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      Mapping chromosomal homologies between humans and two langurs (Semnopithecus francoisi and S. phayrei) by chromosome painting.

      Chromosome research : an international journal on the molecular, supramolecular and evolutionary aspects of chromosome biology
      Springer Science and Business Media LLC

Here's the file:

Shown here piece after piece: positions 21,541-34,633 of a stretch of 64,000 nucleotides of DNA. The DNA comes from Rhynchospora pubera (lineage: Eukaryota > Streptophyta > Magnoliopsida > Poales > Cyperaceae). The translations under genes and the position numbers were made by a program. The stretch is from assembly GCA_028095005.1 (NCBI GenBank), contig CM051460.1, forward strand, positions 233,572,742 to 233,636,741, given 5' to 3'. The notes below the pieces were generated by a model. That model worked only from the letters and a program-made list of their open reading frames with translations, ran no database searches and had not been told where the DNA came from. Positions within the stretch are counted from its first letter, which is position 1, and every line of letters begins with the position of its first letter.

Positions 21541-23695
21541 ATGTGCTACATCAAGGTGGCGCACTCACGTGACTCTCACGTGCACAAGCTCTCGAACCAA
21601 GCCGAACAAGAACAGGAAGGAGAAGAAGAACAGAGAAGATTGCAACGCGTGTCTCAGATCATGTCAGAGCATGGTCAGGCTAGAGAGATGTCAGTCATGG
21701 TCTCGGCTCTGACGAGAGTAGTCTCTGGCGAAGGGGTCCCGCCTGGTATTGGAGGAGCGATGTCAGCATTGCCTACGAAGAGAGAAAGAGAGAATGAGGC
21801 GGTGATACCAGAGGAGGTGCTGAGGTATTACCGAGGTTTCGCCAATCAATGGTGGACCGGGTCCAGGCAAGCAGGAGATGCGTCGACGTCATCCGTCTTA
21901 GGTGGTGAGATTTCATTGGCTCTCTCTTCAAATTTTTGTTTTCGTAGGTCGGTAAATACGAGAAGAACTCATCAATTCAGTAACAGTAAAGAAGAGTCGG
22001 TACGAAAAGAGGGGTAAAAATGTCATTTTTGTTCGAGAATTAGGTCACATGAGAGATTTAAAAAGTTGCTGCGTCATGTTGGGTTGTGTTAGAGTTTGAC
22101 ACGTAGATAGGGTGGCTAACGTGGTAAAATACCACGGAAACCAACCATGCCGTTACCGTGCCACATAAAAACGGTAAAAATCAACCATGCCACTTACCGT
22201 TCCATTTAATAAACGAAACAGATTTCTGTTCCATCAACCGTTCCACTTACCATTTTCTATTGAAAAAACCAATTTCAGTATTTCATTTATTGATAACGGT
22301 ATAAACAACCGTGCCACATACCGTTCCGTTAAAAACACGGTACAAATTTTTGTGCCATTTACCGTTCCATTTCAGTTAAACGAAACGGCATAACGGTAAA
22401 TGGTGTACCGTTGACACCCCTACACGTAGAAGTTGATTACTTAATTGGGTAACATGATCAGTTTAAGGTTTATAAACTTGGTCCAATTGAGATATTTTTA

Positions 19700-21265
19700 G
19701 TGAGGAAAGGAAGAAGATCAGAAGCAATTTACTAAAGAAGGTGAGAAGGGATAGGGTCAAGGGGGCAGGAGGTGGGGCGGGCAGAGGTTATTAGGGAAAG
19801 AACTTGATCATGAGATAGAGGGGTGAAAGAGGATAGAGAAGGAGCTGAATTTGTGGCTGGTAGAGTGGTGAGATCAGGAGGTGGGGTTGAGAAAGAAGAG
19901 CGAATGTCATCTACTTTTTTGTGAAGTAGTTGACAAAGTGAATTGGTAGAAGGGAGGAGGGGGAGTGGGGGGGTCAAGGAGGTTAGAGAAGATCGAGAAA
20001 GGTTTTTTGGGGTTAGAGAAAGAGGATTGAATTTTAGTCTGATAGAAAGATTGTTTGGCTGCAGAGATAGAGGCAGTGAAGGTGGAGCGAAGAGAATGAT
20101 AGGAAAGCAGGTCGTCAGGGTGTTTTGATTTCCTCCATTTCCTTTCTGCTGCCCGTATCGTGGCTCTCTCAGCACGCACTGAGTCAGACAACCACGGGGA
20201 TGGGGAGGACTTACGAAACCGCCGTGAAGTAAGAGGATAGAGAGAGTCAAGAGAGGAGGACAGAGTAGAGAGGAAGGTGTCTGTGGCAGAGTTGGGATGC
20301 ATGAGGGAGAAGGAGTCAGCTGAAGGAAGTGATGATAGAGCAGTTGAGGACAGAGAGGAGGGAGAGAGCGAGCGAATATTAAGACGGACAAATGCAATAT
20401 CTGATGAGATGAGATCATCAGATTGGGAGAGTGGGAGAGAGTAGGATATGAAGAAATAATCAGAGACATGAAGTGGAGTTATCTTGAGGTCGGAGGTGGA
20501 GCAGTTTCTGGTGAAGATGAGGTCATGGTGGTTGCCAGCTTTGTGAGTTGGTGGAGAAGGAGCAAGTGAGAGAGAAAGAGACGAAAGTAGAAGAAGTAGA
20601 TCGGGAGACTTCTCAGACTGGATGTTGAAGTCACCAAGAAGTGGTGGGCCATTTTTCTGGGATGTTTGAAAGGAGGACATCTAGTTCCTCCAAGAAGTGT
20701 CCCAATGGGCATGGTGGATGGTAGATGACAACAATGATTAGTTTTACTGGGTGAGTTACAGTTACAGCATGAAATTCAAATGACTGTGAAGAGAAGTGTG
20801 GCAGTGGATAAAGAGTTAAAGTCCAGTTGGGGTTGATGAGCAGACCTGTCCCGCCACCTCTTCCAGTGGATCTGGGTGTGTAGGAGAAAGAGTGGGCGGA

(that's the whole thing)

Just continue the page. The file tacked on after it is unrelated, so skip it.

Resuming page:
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          Chromosomal homologies were established between human and two Chinese langurs (Semnopithecus francoisi, 2n = 44, and S. phayrei, 2n = 44) by chromosome painting with chromosome-specific DNA probes of all human chromosomes except the Y. Both langur species showed identical hybridization patterns in addition to similar G-banding patterns. In total, 23 human chromosome-specific probes detected 30 homologous chromosome segments in a haploid langur genome. Except for human chromosomes 1, 2, 6, 16 and 19 probes, which each gave signals on two non-homologous langur chromosomes respectively, all other probes each hybridized to a single chromosome. The results indicate a high degree of conservation of chromosomal synteny between human and these two Chinese langurs. The human chromosome 2 probe painted the entire euchromatic regions of langur chromosomes 14 and 19. Human chromosome 1 probe hybridized to three regions on langur autosomes, one region on langur chromosome 4 and two regions on langur chromosome 5. Human 19 probe hybridized on the same pattern to one region on chromosome 4 and to two regions on langur chromosome 5, where it alternated with the human chromosome 1 probe. Human 6 and 16 probes both hybridized to one region on each of the two langur autosomes 15 and 18. Only two langur chromosomes (12 and 21) were each labelled by probes specific for two whole human chromosomes (14 and 15 and 21 and 22 respectively). Comparison of the hybridization patterns of human painting probes on these two langurs with the data on other Old World primates suggests that reciprocal and Robertsonian translocations as will as inversions could have occurred since the divergence of human and the langurs from a common ancestor. This comparison also indicates that Asian colobines are karyotypically more closely related to each other that to African colobines.

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